24 25. In addition to PageRage and SanitySwitch, Sambreel has launched a number of additional
25 products. These products allow users to add functionality to other websites, including search websites
26 and shopping websites. Throughout Sambreel’s history, PageRage has accounted for more than half of
27 its revenues.
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1 26. Since its founding, Sambreel’s products have gained a significant following, and it has
2 shown consistent growth in the number of monthly active users. During the fourth quarter of 2010,
3 Sambreel had 3.5 million MAUs. This number grew significantly throughout 2011 – 6.4 million MAUs
4 in the first quarter, 14.5 million MAUs in the second quarter, 18.5 million MAUs in the third quarter, and
5 20.6 million MAUs in the fourth quarter. A number of users actively use multiple Sambreel products.
6 27. Sambreel makes money in two ways: (a) by selling display advertising impressions and
7 (b) for consumers who do not want to see any ads, by charging $1.99 to download the products. Like
8 Facebook and Application Developers, Sambreel makes most of its money through the sale of display
9 ads to or through Advertising Partners and has experienced substantial growth in the sale of advertising
10 impressions. During the first quarter of 2011, Sambreel sold nearly 64 billion display advertising
11 impressions. This number grew to nearly 89 billion impressions in the second quarter, 139 billion
12 impressions in the third quarter, and nearly 158 billion impressions in the fourth quarter. By the end of
13 2011, Sambreel was second only to Facebook in the number of display advertising impressions sold.
14 PageRage was the primary source of these display advertising impressions, and it represented a direct,
15 low-cost substitute to Facebook in the sale of display ads.
16 C. Facebook’s Anticompetitive Scheme
17 28. By late 2010, Facebook began viewing PageRage as a competitive threat and began
18 harassing PageRage, its advertising partners, and its users.
19 29. In October 2010, Facebook (through its counsel) contacted Sambreel and expressed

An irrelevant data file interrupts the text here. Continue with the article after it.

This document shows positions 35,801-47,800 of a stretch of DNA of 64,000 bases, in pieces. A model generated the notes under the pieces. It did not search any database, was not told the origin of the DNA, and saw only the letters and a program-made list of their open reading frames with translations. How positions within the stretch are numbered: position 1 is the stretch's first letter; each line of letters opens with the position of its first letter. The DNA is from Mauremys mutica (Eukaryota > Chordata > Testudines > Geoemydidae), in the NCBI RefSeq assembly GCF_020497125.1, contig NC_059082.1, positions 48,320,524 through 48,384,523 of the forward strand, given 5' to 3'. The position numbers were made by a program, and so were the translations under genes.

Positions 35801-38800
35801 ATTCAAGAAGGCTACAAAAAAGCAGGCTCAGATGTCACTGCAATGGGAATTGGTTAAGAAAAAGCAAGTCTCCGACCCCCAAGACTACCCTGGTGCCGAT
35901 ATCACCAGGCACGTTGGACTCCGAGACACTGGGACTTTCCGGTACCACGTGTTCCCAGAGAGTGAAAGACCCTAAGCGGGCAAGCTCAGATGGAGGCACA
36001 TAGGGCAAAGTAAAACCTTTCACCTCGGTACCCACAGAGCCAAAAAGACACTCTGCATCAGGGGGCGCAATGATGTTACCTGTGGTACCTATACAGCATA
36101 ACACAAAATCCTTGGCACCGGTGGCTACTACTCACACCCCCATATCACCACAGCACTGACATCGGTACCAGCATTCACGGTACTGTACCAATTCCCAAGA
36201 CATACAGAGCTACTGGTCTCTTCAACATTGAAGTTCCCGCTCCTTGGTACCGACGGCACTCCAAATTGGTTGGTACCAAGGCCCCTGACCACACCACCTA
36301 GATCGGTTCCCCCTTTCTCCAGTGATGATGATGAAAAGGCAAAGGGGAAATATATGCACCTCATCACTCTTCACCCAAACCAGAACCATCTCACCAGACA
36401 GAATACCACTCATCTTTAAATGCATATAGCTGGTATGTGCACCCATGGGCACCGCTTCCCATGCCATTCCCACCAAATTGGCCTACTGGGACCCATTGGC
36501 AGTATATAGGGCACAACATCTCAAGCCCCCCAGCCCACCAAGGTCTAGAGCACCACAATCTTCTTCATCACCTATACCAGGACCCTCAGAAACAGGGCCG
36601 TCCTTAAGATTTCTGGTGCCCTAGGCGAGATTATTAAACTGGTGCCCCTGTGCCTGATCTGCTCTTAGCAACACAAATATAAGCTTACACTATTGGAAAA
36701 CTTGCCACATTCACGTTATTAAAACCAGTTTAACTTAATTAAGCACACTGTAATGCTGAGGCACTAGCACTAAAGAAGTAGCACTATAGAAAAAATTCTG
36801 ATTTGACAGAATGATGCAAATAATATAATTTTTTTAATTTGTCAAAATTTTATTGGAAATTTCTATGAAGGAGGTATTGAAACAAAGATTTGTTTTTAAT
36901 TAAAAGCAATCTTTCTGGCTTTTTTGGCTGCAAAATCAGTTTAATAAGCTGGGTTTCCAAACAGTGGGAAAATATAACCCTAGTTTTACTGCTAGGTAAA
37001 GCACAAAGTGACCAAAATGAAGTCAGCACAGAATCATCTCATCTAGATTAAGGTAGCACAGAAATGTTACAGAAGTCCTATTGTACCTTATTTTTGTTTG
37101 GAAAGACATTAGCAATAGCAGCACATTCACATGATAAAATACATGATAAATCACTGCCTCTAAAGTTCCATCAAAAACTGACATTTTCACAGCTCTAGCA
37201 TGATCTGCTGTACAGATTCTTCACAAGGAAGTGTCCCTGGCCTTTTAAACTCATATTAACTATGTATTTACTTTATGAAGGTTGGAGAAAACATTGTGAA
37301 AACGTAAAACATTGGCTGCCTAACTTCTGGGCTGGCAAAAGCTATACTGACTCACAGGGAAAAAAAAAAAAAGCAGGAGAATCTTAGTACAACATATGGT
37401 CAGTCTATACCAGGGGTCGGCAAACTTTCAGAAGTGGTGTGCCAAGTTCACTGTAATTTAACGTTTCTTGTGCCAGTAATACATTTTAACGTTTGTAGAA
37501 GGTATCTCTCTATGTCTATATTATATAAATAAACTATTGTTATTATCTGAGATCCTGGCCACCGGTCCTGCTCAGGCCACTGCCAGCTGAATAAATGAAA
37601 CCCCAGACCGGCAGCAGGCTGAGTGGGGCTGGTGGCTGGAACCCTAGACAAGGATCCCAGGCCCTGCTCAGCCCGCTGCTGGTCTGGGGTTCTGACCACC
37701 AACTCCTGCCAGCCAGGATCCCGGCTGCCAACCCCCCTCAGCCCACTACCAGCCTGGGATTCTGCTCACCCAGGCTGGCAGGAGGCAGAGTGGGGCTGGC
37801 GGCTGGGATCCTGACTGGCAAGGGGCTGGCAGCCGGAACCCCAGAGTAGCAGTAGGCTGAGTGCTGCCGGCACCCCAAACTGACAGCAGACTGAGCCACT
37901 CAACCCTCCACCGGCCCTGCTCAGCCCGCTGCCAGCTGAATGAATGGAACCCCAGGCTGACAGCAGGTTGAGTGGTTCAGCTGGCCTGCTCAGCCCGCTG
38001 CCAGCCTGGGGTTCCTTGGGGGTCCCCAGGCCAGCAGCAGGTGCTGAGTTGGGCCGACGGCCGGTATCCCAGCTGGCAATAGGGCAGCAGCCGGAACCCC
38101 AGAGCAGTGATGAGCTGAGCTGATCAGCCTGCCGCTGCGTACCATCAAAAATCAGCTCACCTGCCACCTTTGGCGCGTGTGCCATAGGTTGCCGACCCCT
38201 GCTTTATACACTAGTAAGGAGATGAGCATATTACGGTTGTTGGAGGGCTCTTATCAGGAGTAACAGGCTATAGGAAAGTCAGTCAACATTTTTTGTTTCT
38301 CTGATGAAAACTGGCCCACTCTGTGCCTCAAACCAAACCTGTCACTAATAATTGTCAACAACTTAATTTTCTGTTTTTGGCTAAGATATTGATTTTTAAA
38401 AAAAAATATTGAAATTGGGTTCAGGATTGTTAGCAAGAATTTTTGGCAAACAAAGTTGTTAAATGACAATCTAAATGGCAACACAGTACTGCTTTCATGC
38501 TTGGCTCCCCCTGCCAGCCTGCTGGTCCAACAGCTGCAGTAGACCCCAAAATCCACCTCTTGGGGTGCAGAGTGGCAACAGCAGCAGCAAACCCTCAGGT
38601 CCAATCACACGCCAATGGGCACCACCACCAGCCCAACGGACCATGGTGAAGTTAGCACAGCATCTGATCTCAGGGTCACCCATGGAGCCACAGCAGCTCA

20 concern about PageRage. Facebook asserted that users were confused about the source of ads served by
21 Sambreel and that PageRage’s functionality was covering or obscuring Facebook content.
22 30. Just as it had in 2009, Sambreel took steps to address Facebook’s concerns. Specifically,
23 Sambreel took a number of steps to strengthen the disclosures to its users regarding the source of the
24 advertisements. Sambreel included an “About this ad” link to the advertisement published by PageRage.
25 The link directs the user to a website that explains that PageRage is providing the advertisement and
26 explains how a user may disable PageRage. Sambreel also strengthened the disclosure that is part of the
27 download prompt. When a user downloads the PageRage add-on, the download prompt contains a
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1 boldface reminder that the product is ad-supported and that the advertisements are not the responsibility
2 of Facebook: “Once PageRage is installed you will see additional ads placed by us while browsing
3 Facebook®. These ads are not the responsibility of Facebook. PageRage shows ads that help keep
4 PageRage 100% free to you.” The download prompts had additional disclosures that the product was ad-
5 supported in future prompt pages. While PageRage was always designed not to interfere or cover
6 Facebook content, Sambreel made additional changes to further ensure that PageRage did not overlap
7 any Facebook content.
8 31. In a March 23, 2011 letter, Sambreel informed Facebook of its changes and invited